And there is a South African woman who is, of course, arrogantly overbearing and contemptuous in her treatment of the Eastern European cleaning woman she employs. Rendell, too, is cliché prone.

But her writing is potent. Here's what happens when someone knocks on a door:

"It was eventually answered by an old woman, a woman who looked as if she was in her hundredth year. Her face was a relief map, criss-crossed by roads and rivers, her eye sockets moon craters, her mouth a thin slash between escarpments. A wisp of hair floated like a puff of white smoke on her head."

Rendell has been a prolific writer - also under her other name, Barbara Vine -- for many years. Now at the age of 82, she is still at it, fortunately for all of us who appreciate such elegant writing which elevates her to literary distinction.-- Prospero.

Rating: 4 stars.
0Comment|2 people found this helpful. Was this review helpful to you?YesNoReport abuse
TOP 500 REVIEWERon 31 August 2011
I was reading an American forensic crime novel You Belong To Me that was failing to capture my interest when The Vault was delivered. I switched books and was immediately hooked by the story and Ruth Rendell's elegant writing. She manages, without excessive descriptive prose, to paint a picture that I can see in my mind's eye and create believable characters. I've enjoyed many Ruth Rendell/Barbara Vine books and generally prefer the Wexford series owing to her creation of strong and admirable core of characters: Wexford, his wife Dora and fellow police officer, Burdon: an enjoyment aided by the TV series with three excellent actors playing those parts to put real flesh on the fictional people.

It makes a pleasant change from most other detective series, bar Donna Leon's Brunetti, that Wexford is a happily married man, with a family, who doesn't get drunk or smoke and, though sometimes a little irritable, generally gets on with his colleagues. The Vault is a departure from the rest of the Wexford books in that he has now retired from the police force. However, he is co-opted by a former colleague, now working in London, to help solve the mystery of how four bodies ended up in an underground coal cellar. Adding to the difficulty of solving the crime(s) is that one of the bodies has been dead for a far shorter time than the other three.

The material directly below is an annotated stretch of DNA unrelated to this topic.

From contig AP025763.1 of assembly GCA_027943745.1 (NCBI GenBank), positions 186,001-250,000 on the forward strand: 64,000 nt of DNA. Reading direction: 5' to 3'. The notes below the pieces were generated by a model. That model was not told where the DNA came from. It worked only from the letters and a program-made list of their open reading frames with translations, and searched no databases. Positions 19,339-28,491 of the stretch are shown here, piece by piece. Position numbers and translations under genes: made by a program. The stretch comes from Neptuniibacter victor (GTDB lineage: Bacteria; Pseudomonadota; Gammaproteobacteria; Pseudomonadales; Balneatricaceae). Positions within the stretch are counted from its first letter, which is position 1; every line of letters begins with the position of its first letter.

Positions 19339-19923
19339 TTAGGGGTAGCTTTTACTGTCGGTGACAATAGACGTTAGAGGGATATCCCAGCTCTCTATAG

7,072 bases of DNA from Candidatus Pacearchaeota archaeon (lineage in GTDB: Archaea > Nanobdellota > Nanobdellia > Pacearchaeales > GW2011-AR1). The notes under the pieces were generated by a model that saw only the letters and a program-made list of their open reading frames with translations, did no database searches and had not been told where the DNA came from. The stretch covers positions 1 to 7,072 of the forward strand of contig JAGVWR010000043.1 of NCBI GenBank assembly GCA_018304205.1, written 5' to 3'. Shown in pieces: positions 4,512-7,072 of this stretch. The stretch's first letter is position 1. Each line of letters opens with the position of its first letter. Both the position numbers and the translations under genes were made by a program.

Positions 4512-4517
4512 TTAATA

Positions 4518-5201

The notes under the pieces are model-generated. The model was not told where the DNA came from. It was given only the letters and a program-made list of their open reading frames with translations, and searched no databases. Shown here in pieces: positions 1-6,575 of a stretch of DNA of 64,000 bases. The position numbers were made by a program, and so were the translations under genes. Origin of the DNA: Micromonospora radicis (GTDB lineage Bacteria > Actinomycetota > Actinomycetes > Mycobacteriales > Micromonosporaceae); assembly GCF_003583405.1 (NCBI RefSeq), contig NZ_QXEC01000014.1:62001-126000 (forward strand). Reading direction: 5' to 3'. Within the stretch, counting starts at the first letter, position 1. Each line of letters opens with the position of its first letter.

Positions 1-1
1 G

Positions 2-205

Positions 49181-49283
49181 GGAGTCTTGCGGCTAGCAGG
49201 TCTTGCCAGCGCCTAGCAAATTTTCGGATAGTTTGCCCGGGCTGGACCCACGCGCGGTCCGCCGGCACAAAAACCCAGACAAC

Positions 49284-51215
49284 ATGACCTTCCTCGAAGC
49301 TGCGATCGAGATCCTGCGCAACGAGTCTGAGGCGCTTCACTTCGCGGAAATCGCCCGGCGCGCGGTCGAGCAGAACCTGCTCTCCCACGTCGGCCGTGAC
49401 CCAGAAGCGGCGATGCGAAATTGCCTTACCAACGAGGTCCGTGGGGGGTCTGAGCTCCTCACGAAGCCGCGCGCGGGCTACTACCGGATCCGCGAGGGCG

I gather that this book is a sequel to A Sight For Sore Eyes, which didn't involve Wexford. I don't recall reading that novel and don't think the omission spoiled my appreciation of The Vault.

I see from other reviews that not all are pleased by this book, however, I found it most enjoyable. I liked reading about Wexford's perambulations around London; his family dramas and his opinions about modern life. I prefer detective stories that don't involve a lot of savage violence described in lascivious detail, but instead build up clues, forensic details and intuition to finally solve the case. I rarely work out who "who dunnit" and don't try to, instead just enjoy the journey to the final page.

I haven't given the book 5 stars as it isn't the most riveting page-turner, but I do feel its well wroth reading.
0Comment|2 people found this helpful. Was this review helpful to you?YesNoReport abuse
on 13 October 2012
Is Ruth Rendell running out of ideas in writing a book based on one of her previous-and better- novels from some years ago?

The sad answer is probably yes.